For first-generation students, the road to college can be foggy and uncertain. How do I pay for college? What do I need to accomplish in high school to be a strong applicant? Where should I apply? But that road to college becomes a lot brighter with a support system to help steer you along your path. In this next installment of How I Made it to College, RaiseMe student, Gisselle, explains how her support group played an enormous role in helping her get to her dream school of the University of Chicago. As her mom helped her manage stress at home and her teachers supported her with college insights and resources, Gisselle felt empowered to get to where she wanted to be — college.
From family encouragement to teacher support, this is my story of How I Made it to College.
I’m Gisselle Hernandez. I’m 19 years old. I’m from Houston Texas and I go to the University of Chicago where I am going to be a sophomore.
I like to read in my free time, like nonacademic reading. I like to read nonfiction by famous people. I think they are really inspirational. I like to bake. I love to walk my dog when I’m home.
Where Gisselle started.
Both of my parents are immigrants from Mexico. I think that shaped a lot of my educational goals, because they always pushed me to go to college, since they themselves didn’t go to college, or even finish high school. They always encouraged me to graduate high school and go to college so that I could have a better life than they had — so from a very young age, I always wanted to go to college.
Parents encouraged a better life for children.
My parents always struggled with money. They’ve always been able to get by, but it has still been a struggle. They don’t want it to be like that for us, my siblings and me. They’ve told us of how going to school will help open doors to more opportunities of whatever we want. They told us of how when they were little, they had dreams of having these careers, but they weren’t able to do that. They want us to be able to have the careers that we want which can be accomplished through education.
They’ve tried to find a better life here working — a better life for us. They started telling me about college and the importance of school and education from a very young age, as long as I could remember. Even before I went to school, my mom read books to me, which made me want to learn how to read myself. She taught me how to write my name. When I got to high school and college was getting closer, they really pushed me to take AP classes and to research about the college application process since they didn’t know anything about it.
I also motivated myself to take AP classes because I wanted to earn scholarships. I wanted to fund my education because I didn’t want to be a burden on my parents.
School life for Gisselle.
My favorite thing in school is learning. I’ve always wanted to learn! Ever since wanting to learn how to read and write as a little kid, I’ve always had goals.
The hardest thing in school was probably all the stress, and learning how to handle stress. I get stressed very easily sometimes, but I’ve thankfully learned how to handle it better in college. Both academically and socially in those years, it can be hard to make friends, to fit in. That was a really hard part for me — managing stress.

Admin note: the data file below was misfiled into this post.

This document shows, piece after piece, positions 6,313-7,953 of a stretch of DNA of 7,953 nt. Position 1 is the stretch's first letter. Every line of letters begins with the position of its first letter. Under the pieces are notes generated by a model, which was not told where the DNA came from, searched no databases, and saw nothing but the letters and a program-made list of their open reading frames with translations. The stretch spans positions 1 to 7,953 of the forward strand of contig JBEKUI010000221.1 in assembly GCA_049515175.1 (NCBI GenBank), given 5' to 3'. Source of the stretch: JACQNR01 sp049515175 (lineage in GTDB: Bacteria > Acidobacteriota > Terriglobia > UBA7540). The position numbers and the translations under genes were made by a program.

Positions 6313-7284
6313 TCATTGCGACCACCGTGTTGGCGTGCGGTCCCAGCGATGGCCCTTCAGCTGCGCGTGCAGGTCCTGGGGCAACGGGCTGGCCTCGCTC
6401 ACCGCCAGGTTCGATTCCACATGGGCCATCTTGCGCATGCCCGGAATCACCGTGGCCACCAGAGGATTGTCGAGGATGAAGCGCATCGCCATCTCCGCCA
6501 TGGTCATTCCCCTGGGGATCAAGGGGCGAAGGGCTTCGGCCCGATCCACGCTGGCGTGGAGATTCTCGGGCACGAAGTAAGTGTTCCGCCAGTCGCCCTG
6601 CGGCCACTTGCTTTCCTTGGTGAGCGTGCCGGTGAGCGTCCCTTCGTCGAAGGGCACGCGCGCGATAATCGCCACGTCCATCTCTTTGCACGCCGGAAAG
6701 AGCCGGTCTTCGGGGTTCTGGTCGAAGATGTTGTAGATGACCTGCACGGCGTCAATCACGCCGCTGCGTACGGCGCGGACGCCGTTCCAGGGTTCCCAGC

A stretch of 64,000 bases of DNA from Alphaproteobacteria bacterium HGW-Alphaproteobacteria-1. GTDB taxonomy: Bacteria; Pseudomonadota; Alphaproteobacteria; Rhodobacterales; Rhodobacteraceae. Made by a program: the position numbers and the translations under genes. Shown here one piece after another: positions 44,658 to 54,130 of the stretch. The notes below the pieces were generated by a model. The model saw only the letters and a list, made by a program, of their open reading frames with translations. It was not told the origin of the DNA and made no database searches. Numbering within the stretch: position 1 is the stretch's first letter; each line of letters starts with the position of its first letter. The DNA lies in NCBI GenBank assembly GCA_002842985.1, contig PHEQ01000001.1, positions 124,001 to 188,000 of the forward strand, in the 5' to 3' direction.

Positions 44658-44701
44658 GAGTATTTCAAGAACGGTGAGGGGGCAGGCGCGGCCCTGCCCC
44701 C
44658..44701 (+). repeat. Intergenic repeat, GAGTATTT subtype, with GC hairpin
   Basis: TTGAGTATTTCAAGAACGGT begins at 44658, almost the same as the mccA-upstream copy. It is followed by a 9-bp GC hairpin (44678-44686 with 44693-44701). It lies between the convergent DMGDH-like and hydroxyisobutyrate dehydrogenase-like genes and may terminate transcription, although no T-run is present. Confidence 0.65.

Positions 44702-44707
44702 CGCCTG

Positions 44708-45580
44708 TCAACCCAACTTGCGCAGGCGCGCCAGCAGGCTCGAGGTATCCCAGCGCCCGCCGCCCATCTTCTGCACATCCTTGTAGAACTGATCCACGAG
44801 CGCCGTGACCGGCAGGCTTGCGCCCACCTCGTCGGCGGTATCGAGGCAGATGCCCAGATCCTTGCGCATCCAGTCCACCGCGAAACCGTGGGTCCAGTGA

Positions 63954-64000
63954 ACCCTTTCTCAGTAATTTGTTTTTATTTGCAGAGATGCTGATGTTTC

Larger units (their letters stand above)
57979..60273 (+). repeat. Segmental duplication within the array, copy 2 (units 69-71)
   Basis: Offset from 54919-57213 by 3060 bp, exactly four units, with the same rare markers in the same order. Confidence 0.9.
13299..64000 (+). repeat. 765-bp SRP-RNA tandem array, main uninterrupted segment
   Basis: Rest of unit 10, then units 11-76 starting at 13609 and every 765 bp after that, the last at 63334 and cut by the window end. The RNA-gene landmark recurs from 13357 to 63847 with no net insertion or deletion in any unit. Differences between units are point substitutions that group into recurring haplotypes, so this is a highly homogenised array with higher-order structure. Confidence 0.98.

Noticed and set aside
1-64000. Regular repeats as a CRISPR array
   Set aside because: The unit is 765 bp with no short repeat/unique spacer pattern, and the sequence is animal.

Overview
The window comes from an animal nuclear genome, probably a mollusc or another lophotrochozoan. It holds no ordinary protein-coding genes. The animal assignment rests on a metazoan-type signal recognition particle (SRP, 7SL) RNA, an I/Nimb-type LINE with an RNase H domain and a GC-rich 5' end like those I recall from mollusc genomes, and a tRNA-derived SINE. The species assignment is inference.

I had to learn to not take everything too seriously. My mom helped me a lot with that. She told me that it was okay to take breaks and that if I didn’t get 100 on things, it was okay, it wasn’t the end of the world. Taking breaks, like going through walks, or baking helped a lot.
RaiseMe Insight: The balancing act of school, extracurriculars, and everything else life throws your way is an all too common dilemma for students. And it’s often the high standards we hold ourselves accountable to that makes it extra challenging. While it’s important to push yourself to do your best, it’s also imperative to keep yourself healthy, happy, and as stress-free as possible. Try different stress-management tools to find the ones that work best for you! A great one to start with? Taking breaks, just like Gisselle!
Teachers played a pivotal role.
From a very young age, teachers were always a really big part of my life. They really shaped my educational goals. I was in bilingual classes up until 4th grade, because I grew up in my home speaking Spanish only. My third grade teacher helped me transition into English classes, which was really big for me.
In high school, there was one teacher who really stood out to me. She was my sophomore year AP Bio teacher and junior year AP Environmental Science teacher. She was amazing. She was the one who wrote my recommendation letter for college. She helped me out so much in school things, but also in real life. I had no idea about anything about college, how to apply, where to look for scholarships, everything. So she helped me so much. She helped me look for scholarships and even find my college.
I would go after school for help, and then we’d start talking about different things outside of school. I didn’t actively seek out relationships, they kind of just happened when I’d go after class to their rooms or participate in class!
RaiseMe Insight: Your teachers can be your biggest advocates, but getting to that point is a two-way street between you and your teacher. Be proactive in creating relationships with your teacher. Participate in class. Go to office hours. Ask questions. These little things do a lot of good for you — helping you create a relationship that helps you both inside and outside of the classroom, on your path to college and beyond.
Finding the right college fit.
An engineering teacher my freshman year told us a lot about college and life. He’s the one who introduced me to RaiseMe! I was so surprised, I didn’t know there was such a thing out there. And that’s how I learned about University of Chicago too. Through RaiseMe, I loved scrolling through the list of colleges, just to explore. I had only known about my local colleges and wanted to explore outside of Houston. I’d always wanted to travel and go out of state for college, it had always been a dream of mine.
University of Chicago was also part of Questbridge. Questbridge is this program where they match you to one of their partner colleges. You apply through them, they match you to a college, and they give you a full ride. It’s for low income, first generation students. My AP Bio teacher was the one who told me about Questbridge.